March 18, 2010

Her mother tongue is English

Meet Sara. Her mother tongue is English.
We met
at a bus stop in Tel Aviv last week.
And, we have become good friends.

I was running late to meet another friend named Sara (her mother tongue is Bulgarian). We had big plans. Lunch at Cafe Yafo in Jaffa’s Ajami neighborhood south of Tel Aviv, and then a slow crawl through its streets. I had recently watched the film Ajami (which felt more about horrors of the poverty cycle than of the specific place — though that, too). Sara, a local longer than 40 years, agreed to be my guide.

Searching signs for Bus 18 to Jaffa from Allenby Street, I ran from Balfour to Montefiore Streets, and then in reverse as passersby pointed me up, and then down Allenby. Yet all I saw along those half dozen blocks were signs for other bus numbers and a new oddly nontraditional glass-domed bus stop absent any sign. 

And, that's when I met Sara. She was sitting on a bench at this stop, her long black pony tail striking a lovely contrast with her bright pink jacket and gaily-printed backpack. I asked, in Hebrew, whether she knew where Bus 18 stopped. She replied, Right here, and immediately shifted languages, declaring (with a British-sounding lilt that I learned within minutes was from her South African birthplace), My mother tongue is English. So you can speak English with me. I have spoken it all my life, and I love it. This bus stop is new, and they haven't put up the sign yet. It's very annoying to people, but I know this is it. My school is on Balfour Street, and I ride this bus every day.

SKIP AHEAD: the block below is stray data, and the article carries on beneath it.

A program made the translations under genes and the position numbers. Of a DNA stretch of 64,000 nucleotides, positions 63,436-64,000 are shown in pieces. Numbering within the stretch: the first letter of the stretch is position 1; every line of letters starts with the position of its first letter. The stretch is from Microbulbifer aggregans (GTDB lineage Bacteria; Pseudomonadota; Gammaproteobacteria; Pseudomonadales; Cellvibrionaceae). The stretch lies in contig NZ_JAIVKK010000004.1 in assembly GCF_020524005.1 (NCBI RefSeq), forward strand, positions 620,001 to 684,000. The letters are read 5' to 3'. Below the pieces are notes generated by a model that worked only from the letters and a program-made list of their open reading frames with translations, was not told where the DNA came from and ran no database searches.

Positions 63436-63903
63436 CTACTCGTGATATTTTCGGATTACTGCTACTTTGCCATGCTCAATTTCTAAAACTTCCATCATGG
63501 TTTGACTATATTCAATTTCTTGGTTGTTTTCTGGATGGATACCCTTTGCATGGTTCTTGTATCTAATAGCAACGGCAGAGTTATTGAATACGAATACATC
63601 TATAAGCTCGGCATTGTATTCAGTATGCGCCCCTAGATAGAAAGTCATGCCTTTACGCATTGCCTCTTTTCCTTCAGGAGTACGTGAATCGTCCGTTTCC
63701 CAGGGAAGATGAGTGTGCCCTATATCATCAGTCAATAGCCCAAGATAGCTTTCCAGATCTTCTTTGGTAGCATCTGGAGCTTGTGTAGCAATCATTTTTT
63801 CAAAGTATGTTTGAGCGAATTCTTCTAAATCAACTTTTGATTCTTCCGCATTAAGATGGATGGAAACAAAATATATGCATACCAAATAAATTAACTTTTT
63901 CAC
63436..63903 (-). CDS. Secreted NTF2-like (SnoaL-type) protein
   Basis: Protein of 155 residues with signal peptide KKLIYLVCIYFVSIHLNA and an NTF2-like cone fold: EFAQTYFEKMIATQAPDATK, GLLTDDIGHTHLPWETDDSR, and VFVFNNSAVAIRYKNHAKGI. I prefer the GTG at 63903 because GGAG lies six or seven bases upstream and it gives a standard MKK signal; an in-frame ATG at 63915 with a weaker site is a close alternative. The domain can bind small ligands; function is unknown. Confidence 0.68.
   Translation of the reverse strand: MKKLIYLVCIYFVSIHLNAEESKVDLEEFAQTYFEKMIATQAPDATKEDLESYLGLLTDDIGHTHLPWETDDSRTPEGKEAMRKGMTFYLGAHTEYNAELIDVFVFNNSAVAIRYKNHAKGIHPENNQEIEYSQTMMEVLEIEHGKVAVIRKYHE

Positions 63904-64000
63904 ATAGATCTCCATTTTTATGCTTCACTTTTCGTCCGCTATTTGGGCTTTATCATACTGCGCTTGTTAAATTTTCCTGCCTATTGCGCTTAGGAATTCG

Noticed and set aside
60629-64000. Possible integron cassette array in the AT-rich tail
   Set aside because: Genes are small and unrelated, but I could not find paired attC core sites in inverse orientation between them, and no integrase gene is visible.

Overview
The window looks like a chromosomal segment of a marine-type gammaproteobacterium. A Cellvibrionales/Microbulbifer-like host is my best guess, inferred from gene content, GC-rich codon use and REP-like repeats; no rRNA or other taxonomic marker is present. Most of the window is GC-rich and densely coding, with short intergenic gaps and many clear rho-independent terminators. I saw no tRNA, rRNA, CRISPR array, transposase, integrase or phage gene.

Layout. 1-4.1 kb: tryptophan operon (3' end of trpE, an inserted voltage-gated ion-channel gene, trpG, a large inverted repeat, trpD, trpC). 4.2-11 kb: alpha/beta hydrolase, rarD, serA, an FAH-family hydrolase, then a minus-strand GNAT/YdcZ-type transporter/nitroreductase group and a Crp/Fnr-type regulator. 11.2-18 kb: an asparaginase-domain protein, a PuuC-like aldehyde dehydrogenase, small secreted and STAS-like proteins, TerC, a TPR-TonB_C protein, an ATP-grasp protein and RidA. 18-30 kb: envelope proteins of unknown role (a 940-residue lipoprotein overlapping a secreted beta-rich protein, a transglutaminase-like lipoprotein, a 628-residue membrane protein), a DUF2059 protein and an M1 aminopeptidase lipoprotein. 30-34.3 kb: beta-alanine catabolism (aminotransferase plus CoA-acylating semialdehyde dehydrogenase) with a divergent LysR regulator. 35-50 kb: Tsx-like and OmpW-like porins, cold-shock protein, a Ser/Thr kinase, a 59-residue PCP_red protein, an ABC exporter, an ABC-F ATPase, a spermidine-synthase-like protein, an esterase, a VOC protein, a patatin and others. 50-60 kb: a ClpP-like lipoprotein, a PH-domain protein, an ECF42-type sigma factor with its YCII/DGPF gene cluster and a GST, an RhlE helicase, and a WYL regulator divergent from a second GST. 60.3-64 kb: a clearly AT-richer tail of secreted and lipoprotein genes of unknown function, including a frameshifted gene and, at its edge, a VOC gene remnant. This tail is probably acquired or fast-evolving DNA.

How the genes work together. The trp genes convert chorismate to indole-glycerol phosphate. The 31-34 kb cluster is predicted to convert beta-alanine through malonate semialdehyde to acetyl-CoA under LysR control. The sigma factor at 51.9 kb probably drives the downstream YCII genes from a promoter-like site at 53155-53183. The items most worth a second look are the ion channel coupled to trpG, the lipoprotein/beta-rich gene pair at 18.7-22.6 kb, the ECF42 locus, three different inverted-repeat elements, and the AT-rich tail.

A person after my own heart. Someone who knows her mind, speaks it without hesitation, is keenly interested in her surroundings, and knows her way around people and places.

And then, Bus 18 arrived. Sara quickly found a pair of empty seats and within minutes, told me that her mother had a fresh fish store, which was, I assured her, exactly what I had been seeking a long time. Specifically, I wanted fresh salmon. My mother sells fresh salmon, Sara practically shouted with joy. And from fish, we shifted to how we both came to be in Israel (a common opener between new friends here), and then to her experience on how people treat children in Jaffa (kindly) and in Tel Aviv (rudely).

I told her my name, asked hers, offered my card to give her mother, and asked whether she had permission to give me her mother's phone number (yes), and that I would call about her watery wares.

Me: May I take your picture? I always ask permission.

She: Yes, it's fine.

And moments later, Sara announced her stop, thanked me for my company, and told me she had very much enjoyed our conversation and hoped we'd meet again.

And we did. Four days later. With her mother's consent, I met Sara at school, where she immediately put her hand in mine while we walked to Bus 18, boarding it to her mother's fish store. There, we three chatted until Sara's mother closed the shop (to go home and shower, then start her next job giving private English lessons). Sara walked me to my bus home though not before leading me to the most cost-friendly greengrocer where she was elated to pose (shown in the photo at the top of this post) next to a box of mini-cantaloupes — Only one shekel, she squealed with glee.

We have another date tomorrow, when we will meet after school again; this time, we'll go to Steimatzky where Sara will choose two books, her Pesach gifts from Aunt Tamar, the name she has asked permission to call me.

Each time our encounters end, I am transported to images of the remarkable eponymous heroine of J.D. Salinger's exquisite short story, For Esme with Love and Squalor, in which the author has a brief, entrancing conversation with the precocious 13-year-old Esme, sparking a human connection that neither will ever forget.

At Balfour School, waiting
for the security guard to unlock the gate